• León tries to weave together a raucous romp through history with her unique humor, but frankly I’m not so sure it works. The idea was very good, and seemed right up my alley with topics like ancient mechanical engineering, Pythagoras and his mathematical discoveries and odd quirks of habit, and much more. However, the book simply isn’t as interesting (or as much of a page-turner) as the title would suggest.

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  • Sin Bravely: My Great Escape from Evangelical Hell — (Maggie Rowe)
    • Maggie Rowe used to have a problem worrying, obsessively (like, clinically obsessively) about going to hell. This is her raw, personal story of spending time in a Christian mental health facility and, eventually, overcoming that fear. It is a brave work that anyone who identifies, or has ever identified, as an Evangelical should read.

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  • Both Flesh and Not: Essays — (David Foster Wallace)
    • I agree with some reviewers that this posthumous collection of previously unpublished Wallace essays suffers from the usual posthumous malady: these pieces were never intended by the author to go together, and they sometimes feel odd at the seams. However, I mean… it’s David Foster Wallace.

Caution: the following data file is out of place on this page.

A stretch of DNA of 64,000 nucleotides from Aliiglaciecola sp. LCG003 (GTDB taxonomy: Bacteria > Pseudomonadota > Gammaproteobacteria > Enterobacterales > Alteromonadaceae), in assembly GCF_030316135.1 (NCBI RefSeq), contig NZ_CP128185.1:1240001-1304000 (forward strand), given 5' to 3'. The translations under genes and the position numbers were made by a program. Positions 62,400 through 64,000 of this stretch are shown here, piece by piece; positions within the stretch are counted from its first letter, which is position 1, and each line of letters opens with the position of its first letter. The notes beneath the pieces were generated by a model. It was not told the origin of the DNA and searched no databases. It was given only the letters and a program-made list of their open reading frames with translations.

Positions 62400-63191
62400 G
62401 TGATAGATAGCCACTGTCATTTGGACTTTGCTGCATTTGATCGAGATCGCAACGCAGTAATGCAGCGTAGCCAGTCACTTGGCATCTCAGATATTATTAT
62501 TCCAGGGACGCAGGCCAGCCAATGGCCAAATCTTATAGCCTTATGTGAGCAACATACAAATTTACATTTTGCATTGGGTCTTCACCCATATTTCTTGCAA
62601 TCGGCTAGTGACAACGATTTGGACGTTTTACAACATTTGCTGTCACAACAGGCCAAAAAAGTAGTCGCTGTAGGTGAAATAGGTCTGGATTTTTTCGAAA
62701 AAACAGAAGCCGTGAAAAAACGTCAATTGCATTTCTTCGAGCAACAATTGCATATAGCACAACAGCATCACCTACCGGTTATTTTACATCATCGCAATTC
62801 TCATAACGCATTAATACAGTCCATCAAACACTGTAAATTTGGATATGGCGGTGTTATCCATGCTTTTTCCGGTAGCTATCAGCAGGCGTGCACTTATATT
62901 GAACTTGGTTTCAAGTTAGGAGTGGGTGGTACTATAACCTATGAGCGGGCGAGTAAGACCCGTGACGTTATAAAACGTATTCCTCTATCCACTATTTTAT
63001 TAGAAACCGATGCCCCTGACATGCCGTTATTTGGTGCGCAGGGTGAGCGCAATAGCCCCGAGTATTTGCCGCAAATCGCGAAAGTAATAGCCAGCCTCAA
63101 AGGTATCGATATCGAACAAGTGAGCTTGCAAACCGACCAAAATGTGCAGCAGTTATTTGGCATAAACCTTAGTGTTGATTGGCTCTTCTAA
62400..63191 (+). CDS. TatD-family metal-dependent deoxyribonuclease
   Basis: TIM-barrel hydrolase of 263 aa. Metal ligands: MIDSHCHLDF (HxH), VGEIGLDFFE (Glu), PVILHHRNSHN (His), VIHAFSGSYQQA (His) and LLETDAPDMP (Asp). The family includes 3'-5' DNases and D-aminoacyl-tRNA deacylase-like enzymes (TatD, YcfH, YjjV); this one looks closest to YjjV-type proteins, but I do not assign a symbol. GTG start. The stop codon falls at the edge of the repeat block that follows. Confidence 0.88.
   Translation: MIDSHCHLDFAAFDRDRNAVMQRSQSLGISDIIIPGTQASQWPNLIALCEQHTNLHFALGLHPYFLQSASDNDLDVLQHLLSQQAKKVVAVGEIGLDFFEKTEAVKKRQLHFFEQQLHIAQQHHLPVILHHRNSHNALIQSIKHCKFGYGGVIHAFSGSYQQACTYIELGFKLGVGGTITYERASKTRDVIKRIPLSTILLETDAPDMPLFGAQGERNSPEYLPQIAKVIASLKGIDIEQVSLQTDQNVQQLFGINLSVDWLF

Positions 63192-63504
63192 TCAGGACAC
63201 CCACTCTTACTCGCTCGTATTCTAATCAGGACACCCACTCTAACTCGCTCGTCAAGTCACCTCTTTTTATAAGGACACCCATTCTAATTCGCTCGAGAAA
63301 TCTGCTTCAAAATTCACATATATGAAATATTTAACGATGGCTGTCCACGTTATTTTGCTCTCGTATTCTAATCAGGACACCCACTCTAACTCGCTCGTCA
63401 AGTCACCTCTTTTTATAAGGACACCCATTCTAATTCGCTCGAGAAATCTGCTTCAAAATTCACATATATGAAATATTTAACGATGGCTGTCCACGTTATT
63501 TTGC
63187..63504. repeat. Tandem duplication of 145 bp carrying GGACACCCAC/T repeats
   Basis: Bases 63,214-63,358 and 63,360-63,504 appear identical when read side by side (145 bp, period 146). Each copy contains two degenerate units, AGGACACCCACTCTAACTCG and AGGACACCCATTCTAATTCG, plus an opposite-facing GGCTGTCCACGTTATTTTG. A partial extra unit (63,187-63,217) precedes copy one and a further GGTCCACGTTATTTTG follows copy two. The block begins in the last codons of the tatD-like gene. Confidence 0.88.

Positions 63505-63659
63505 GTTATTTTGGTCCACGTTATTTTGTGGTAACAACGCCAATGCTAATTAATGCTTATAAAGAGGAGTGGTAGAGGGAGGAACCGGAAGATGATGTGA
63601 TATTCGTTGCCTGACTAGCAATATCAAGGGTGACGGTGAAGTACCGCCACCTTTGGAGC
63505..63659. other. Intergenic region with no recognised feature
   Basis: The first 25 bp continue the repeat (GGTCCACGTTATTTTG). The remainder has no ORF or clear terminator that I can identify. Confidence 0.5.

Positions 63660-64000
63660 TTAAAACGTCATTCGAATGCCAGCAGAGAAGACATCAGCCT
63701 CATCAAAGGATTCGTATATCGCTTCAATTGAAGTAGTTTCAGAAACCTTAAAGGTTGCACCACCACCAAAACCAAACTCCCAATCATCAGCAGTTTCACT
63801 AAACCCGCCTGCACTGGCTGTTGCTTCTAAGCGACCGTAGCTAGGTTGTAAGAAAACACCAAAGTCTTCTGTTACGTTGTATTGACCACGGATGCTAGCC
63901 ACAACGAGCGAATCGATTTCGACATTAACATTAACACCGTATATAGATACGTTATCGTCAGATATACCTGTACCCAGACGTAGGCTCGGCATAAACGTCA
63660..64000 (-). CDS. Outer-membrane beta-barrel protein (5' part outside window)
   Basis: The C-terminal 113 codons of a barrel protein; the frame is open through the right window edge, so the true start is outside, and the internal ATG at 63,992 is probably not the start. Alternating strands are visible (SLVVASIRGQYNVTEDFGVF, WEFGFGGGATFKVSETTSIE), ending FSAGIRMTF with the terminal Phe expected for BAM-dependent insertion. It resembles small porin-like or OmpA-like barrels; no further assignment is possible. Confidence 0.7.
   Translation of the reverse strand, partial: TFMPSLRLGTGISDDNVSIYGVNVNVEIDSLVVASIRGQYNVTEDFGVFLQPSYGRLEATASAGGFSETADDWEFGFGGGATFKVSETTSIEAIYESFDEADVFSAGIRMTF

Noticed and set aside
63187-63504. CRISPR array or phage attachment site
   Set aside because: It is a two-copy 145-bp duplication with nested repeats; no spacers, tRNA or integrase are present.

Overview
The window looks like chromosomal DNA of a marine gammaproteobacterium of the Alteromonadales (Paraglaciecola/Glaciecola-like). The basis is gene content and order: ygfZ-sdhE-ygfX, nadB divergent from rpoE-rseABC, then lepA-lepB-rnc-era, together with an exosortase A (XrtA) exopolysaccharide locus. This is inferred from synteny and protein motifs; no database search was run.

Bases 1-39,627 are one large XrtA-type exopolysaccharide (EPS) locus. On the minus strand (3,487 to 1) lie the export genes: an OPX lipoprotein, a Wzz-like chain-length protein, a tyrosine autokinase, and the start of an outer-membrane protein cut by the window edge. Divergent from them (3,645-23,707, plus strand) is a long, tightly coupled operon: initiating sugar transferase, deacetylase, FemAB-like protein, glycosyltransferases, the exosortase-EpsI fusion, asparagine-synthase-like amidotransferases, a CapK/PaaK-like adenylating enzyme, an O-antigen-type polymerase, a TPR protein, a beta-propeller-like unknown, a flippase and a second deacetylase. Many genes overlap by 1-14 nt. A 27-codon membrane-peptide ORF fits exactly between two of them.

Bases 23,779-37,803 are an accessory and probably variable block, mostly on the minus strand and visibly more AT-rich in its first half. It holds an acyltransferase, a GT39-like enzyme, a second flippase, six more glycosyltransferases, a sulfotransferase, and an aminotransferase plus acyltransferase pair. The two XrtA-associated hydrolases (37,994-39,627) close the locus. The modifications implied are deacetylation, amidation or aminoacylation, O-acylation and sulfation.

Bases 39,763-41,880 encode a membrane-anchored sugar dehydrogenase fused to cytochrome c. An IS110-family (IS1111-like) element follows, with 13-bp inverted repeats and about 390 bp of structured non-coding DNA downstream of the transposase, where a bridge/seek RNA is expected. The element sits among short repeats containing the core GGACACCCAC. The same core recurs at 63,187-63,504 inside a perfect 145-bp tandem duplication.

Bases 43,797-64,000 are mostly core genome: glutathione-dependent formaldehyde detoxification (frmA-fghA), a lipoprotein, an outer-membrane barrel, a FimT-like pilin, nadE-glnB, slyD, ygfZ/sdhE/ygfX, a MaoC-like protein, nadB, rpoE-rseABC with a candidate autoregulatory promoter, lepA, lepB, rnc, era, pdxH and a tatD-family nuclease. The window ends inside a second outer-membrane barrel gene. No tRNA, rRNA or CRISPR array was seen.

Proofiness

  • Proofiness: The Dark Arts of Mathematical Deception — (Charles Seife)
    • This is an interesting analysis of the way in which modern media uses numbers unscrupulously to promote whatever idea they want viewers to believe. It’s a look at the way the human mind treats numbers and a primer against being taken in by faulty or misrepresented mathematics. This is very important in the modern age, and Seife does a serviceable job explaining these things, but the book does suffer somewhat from its position between popular nonfiction and academic work. If this stuff interests you, you’re probably going to gravitate toward more dense works.

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  • Perfect Rigor: A Genius and the Mathematical Breakthrough of the Century — (Masha Gessen)
    • Perfect Rigor tells the story of Grigori Perelman, who in 2006 solved the Poincare Conjecture (a topological problem so complex that I don’t even understand its question, much less its solution). The PC remained unsolved for more than a century and was thought by some to be literally unsolvable. After Perelman solved the problem, he refused the one million dollar prize and became somewhat of a recluse. Perfect Rigor details, with clarity and with the appropriate amount of compassion, his early life in Russia’s mathematical schools as well as his eventual solving of the PC. None of this synopsis gives justice to how interesting the book is. I couldn’t put it down.

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  • The View from the Cheap Seats: Selected Nonfiction — (Neil Gaiman)
    • Alright, this is blasphemous, but I didn’t really enjoy this collection from Gaiman. Maybe I’m souring on his style, or maybe the stories and essays felt too mashed together and incompatible… I don’t know.

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  • Chasing the Sun: the Epic Story of the Star That Gives Us Life — (Richard Cohen)